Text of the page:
Niki Kelly, writing for the Fort Wayne Journal Gazette, has a good write up of the motivation behind some of HB 1172. It seems that someone at the Indiana State Board of Cosmetology and Barber Examiners looked at the definitions for cosmetologists and for barbers and decided that since the definition for cosmetologists referenced cutting hair and the one for barbers referenced beards and mustaches, consequently it must mean that cosmetologists can’t trim beards and mustaches. Some participating in the discussion apparently like to bring up straight razors — which barbers have some training with and cosmetologists don’t — but neither statute mentions straight razors, and there are clearly other ways to trim beards, so that’s a red herring.
For cosmetologists, the current version of IC 25-8-2-5 says that cosmetology means, among other things, “cutting, trimming, . . . or similarly treating hair.” Meanwhile, per IC 25-8-2-2.7, “barbering” also means “cutting, trimming, . . . or similarly treating hair,” but it also means “shaving or trimming beards and mustaches.” Now, in defense of the staff attorney who took a look at the question, this a perfectly sound piece of statutory interpretation — you have two sections with parallel language about cutting and trimming hair. But then one of these sections has this extra bit about shaving beards. There is this legal fiction in statutory construction that the General Assembly would never use extra words in a statute, so you have to give each one force and meaning if possible. So, you have to do something with this idea that trimming beards somehow adds something to the statute not already present with the language about trimming hair. Therefore, in the land of licensure, beards are not hair.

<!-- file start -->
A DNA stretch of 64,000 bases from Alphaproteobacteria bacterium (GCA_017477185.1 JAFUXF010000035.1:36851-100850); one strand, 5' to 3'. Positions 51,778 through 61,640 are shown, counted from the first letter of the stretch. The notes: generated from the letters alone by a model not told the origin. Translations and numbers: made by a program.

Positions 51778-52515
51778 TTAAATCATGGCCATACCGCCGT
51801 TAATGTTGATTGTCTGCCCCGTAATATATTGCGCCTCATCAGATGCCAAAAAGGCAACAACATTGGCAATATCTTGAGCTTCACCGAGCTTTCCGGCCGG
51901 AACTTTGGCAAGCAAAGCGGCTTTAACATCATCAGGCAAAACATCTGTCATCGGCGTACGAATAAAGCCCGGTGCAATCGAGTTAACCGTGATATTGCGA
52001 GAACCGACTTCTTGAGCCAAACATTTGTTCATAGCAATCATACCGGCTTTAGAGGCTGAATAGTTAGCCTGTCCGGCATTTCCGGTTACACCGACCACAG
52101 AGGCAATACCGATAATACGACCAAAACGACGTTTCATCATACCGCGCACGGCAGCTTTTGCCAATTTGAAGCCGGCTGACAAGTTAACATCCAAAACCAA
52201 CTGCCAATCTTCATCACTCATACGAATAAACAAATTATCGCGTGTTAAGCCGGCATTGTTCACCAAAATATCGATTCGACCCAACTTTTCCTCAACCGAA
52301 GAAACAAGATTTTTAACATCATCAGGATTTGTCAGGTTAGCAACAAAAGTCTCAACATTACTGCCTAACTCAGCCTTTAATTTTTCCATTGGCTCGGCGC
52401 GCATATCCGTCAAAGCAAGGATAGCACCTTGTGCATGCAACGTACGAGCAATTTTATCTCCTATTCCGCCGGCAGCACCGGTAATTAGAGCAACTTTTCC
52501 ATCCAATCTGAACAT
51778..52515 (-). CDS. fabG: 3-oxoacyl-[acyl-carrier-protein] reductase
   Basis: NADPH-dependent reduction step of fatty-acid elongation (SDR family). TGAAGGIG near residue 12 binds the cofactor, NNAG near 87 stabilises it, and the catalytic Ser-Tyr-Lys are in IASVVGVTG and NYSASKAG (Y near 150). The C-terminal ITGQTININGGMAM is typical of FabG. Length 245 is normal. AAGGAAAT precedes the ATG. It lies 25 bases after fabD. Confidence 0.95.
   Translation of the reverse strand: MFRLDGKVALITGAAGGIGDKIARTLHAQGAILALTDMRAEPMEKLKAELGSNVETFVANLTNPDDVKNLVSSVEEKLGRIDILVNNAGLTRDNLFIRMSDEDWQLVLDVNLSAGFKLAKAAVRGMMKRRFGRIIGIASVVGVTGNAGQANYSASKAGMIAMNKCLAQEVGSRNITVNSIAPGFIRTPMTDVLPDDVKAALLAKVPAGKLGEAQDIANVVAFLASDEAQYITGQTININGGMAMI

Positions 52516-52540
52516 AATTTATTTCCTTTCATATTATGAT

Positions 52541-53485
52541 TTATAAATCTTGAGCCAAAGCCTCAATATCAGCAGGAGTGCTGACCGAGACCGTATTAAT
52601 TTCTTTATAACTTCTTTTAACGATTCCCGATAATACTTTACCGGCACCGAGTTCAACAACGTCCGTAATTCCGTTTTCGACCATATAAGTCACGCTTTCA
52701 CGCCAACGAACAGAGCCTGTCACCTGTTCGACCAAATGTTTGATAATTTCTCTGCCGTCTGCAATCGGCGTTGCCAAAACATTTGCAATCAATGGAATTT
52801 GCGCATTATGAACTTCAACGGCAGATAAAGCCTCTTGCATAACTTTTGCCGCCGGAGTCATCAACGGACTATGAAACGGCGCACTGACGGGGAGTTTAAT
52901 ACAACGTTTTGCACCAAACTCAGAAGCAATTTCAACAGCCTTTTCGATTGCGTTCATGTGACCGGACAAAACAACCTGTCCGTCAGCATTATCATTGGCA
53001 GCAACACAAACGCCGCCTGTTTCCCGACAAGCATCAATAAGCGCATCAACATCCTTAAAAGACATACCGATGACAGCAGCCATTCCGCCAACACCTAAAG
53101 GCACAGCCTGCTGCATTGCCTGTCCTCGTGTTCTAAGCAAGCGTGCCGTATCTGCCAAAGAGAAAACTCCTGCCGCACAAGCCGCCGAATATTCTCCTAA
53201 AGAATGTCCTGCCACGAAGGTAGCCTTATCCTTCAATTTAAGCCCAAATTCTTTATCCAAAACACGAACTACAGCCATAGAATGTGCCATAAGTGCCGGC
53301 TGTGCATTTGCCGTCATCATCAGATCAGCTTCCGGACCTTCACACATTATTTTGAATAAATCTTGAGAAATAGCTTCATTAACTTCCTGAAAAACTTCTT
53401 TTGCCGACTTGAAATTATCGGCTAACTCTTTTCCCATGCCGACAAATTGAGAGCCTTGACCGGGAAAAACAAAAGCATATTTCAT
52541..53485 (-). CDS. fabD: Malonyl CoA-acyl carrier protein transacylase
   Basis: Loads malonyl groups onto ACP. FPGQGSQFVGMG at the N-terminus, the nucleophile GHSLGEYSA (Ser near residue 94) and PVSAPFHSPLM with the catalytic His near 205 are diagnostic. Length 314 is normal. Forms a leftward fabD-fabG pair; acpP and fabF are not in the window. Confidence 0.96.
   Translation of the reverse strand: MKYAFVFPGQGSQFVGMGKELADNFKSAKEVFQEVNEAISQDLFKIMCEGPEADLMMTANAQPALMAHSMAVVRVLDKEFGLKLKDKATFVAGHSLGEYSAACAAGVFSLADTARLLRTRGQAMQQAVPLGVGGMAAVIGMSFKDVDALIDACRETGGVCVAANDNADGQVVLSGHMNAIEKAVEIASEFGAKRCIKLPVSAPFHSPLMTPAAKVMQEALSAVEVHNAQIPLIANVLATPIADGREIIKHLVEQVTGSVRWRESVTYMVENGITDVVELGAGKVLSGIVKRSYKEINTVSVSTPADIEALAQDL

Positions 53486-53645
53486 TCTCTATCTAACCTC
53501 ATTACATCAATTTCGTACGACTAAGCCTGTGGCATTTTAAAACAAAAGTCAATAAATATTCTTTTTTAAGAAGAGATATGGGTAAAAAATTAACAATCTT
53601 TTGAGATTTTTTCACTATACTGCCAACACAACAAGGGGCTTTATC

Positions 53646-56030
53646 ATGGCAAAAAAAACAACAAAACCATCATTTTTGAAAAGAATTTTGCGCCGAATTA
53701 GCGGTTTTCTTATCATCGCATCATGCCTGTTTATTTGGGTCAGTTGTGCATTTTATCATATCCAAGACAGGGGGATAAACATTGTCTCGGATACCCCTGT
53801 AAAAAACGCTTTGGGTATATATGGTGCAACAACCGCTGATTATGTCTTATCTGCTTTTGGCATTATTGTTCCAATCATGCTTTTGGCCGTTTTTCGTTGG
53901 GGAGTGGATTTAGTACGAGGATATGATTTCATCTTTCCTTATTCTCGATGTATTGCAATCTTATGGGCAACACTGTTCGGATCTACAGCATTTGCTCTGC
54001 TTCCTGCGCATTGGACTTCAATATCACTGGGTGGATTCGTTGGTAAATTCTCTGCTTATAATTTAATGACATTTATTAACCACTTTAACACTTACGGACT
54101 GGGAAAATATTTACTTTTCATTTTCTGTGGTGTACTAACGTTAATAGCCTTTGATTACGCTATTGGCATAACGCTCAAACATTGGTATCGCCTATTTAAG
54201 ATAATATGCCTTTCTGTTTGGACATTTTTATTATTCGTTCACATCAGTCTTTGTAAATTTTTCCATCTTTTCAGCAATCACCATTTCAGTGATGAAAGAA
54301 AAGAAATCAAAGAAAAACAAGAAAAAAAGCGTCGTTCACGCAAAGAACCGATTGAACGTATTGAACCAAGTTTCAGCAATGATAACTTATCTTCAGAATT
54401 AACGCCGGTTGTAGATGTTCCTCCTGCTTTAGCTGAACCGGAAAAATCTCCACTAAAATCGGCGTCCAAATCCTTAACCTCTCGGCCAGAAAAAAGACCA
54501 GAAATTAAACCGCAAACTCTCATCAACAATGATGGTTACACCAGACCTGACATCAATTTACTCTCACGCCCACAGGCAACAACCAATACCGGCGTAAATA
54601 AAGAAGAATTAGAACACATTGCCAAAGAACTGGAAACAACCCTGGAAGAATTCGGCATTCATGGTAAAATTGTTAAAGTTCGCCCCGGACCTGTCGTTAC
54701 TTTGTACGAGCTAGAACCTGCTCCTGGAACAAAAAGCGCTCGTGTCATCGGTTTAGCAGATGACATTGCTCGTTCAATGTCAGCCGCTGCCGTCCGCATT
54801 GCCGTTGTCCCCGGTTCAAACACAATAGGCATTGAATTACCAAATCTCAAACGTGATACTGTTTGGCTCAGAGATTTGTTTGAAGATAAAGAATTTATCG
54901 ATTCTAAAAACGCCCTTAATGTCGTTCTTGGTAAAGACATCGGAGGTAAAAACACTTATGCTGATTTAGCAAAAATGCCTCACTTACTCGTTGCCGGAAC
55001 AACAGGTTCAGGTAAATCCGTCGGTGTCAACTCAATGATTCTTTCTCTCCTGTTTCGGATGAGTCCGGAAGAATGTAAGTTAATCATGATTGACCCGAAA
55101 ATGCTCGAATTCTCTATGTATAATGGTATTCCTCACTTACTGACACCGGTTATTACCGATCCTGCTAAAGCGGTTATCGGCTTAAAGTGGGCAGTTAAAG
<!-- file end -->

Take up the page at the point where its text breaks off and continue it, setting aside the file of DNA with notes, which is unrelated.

HB 1172 would add language that says shaving beards and mustaches is part of cosmetology.
Some of the discussion reported by Niki Kelly was a fear that this would have an economic impact on barbers:
Rep. John Bartlett, D-Indianapolis, said the bill could put barbers out of business, noting there are 46,000 licensed cosmetologists in Indiana but only 3,400 licensed barbers.
“The big cat is eating up the little cat,” he said. “We just need to make sure it’s fair.”
Licensure laws are usually discussed in terms of public safety. After all, you have to have justification if you’re going to prohibit large chunks of the population from engaging in certain behavior. Public safety is a very valid reason for such regulations. However, economic protectionism is very often a major reason for these laws, but it is seldom discussed very openly. If the legislature wants to say that straight razors are dangerous in the hands of untrained individuals, you’ll get no argument here. But if that’s the true concern, have the legislation address the tools that are regarded as dangerous. Don’t arbitrarily say that beards aren’t hair as a way of preferring one industry over another.